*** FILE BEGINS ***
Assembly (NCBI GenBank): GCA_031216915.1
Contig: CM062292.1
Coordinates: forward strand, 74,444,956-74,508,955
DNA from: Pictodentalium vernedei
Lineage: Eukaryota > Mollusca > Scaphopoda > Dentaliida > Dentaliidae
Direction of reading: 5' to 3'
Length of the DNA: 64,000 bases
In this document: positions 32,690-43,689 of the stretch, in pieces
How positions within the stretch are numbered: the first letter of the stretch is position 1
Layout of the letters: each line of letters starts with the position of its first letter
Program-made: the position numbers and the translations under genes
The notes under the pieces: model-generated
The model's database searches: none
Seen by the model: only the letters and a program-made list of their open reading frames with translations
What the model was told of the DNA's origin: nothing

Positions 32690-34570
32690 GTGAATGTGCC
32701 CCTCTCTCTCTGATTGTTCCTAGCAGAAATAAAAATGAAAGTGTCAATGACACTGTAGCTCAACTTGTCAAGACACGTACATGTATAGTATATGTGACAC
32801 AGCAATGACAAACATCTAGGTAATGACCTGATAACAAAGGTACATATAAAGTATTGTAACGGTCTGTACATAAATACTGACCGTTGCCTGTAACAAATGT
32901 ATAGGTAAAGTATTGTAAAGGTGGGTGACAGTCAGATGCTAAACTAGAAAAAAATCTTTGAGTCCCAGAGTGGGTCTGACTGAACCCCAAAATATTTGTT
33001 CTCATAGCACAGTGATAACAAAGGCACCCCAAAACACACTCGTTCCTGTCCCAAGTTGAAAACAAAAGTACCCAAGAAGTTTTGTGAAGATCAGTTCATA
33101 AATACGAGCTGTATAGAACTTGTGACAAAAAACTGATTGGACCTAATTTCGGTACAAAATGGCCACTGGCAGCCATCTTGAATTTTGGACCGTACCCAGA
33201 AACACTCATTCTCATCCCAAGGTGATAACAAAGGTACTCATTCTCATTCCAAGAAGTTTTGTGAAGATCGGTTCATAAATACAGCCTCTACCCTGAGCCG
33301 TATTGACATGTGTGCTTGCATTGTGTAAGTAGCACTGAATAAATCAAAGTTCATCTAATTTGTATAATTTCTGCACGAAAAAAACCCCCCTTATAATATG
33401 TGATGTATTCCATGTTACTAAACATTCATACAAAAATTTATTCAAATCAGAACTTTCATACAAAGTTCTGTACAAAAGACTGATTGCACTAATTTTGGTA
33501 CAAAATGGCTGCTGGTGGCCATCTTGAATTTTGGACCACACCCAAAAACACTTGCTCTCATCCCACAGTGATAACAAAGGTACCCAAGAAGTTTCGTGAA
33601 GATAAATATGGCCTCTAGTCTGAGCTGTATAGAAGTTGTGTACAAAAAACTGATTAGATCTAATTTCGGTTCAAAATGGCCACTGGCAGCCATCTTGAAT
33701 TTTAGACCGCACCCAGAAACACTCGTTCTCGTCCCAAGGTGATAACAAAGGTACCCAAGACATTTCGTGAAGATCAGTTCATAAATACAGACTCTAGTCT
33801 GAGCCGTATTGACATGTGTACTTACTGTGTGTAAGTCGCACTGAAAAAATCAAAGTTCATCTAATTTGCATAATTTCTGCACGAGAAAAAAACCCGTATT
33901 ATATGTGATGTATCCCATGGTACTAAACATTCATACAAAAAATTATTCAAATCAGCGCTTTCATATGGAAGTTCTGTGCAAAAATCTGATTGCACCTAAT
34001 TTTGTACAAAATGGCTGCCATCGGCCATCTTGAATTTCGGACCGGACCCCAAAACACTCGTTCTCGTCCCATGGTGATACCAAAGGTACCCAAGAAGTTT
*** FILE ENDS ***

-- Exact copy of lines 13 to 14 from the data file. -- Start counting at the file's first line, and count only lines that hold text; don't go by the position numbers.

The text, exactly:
The model's database searches: none
Seen by the model: only the letters and a program-made list of their open reading frames with translations